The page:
New Girl One stayed to the end, and then left without a backward glance. I still felt a little like crying. I wasn't sure if I was embarrassed, or hurt, or shamed, or all of the above. I knew I was shocked. How could she do that? WHY would she do that?

I wondered if I'd put her on the spot, but even if I had, why so hostile? That was the part I couldn't get my mind around.

I talked to Robyn about it, and she said something that had sort of been in the back of my mind. "Maybe it was the worst day of her life," she said. "Maybe just being in class was as much as she could handle. Maybe just following the moves was her way of feeling good."

Excellent points. And I thought about that. I don't know her. I don't know what kind of day she had. I don't know how she feels about dance teachers speaking to her in class. Maybe she was traumatized as a child in ballet, who knows? Maybe there's something big going on in her life. Here's the most important part of all: MAYBE HER RESPONSE HAD NOTHING TO DO WITH ME. Now that's a concept.

The thing is, it doesn't have to be about me. Whatever was going on there, I might have poked at an owie, or not. She wasn't trying to be mean. Because--and that's where I have a new layer of information that used to elude me--people don't do that. I mean, sure, very, very occasionally someone tries to be mean. But hardly ever. What are people actually doing? They're trying to live their lives. They're trying to get through the day. And they're trying to do it by interacting with a lot of strangers, and in this instance, I was one.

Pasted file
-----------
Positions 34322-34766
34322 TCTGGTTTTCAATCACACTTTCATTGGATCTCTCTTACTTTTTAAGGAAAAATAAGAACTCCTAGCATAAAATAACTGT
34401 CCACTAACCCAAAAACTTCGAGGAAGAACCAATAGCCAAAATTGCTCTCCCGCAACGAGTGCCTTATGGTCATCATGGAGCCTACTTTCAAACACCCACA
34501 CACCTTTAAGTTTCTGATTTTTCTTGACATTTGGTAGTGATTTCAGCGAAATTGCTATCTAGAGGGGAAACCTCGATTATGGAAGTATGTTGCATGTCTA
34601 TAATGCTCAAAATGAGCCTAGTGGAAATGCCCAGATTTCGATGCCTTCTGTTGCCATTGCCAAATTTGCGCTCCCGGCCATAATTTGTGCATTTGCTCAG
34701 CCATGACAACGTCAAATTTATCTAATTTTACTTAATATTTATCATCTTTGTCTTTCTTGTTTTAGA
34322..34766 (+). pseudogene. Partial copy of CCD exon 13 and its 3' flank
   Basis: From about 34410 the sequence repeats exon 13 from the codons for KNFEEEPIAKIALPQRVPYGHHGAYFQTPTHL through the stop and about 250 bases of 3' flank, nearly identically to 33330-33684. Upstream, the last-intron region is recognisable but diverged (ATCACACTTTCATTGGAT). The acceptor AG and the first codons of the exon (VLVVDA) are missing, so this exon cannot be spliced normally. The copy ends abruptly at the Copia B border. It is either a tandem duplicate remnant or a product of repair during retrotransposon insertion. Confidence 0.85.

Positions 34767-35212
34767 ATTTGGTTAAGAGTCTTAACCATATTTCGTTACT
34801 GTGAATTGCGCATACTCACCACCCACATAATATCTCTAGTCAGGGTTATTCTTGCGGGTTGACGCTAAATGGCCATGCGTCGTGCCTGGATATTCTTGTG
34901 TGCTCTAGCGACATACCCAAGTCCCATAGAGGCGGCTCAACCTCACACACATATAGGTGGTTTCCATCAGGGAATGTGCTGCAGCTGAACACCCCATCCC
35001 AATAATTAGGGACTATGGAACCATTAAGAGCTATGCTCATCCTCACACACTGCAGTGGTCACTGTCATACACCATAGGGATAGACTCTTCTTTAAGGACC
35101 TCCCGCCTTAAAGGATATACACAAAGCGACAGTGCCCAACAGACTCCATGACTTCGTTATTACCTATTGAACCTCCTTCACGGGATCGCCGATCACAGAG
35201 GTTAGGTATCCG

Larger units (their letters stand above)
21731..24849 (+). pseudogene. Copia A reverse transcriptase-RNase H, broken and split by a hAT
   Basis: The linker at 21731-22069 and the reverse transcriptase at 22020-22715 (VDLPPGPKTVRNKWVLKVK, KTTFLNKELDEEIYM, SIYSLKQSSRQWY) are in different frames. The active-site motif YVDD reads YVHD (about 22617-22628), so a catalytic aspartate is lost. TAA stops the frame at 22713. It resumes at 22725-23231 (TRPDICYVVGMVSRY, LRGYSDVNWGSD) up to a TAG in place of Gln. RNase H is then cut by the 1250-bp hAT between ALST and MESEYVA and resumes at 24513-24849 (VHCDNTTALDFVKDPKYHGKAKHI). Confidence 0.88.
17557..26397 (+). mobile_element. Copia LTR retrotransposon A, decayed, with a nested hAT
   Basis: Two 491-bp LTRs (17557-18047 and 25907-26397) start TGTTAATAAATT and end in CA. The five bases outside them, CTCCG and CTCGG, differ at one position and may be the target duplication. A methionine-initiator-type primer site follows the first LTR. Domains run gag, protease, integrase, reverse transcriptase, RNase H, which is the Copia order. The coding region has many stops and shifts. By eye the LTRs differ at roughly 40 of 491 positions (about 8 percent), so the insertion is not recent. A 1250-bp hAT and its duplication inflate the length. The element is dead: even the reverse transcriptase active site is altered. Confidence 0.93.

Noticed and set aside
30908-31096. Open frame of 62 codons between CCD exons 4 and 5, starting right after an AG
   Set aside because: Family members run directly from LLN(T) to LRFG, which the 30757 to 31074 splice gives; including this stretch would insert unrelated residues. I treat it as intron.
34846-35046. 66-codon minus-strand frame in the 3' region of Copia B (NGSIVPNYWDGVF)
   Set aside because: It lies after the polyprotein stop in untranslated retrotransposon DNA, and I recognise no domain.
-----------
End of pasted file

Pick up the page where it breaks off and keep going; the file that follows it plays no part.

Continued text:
And I remembered that...eventually. Maybe next time I'll figure it out sooner.


Myrnie said...

So true! Thanks for the reminder...

Anonymous said...

This is the post I will be printing out and putting on my mirror to read every morning... :) Lix

Stephanie said...

Great post. You had a heck of a day!

The Wades said...

Oh man. Painful on so many levels. First off, the idea of leading a dance class makes me want to crawl in a corner and die. Elaine could teach me a thing or two.

And new girl, oh me oh my. I would have cried myself. I'll try to learn from your post and not write out a bunch of insults or rude comments about her. Thanks for sharing this painful experience. You are jammin'!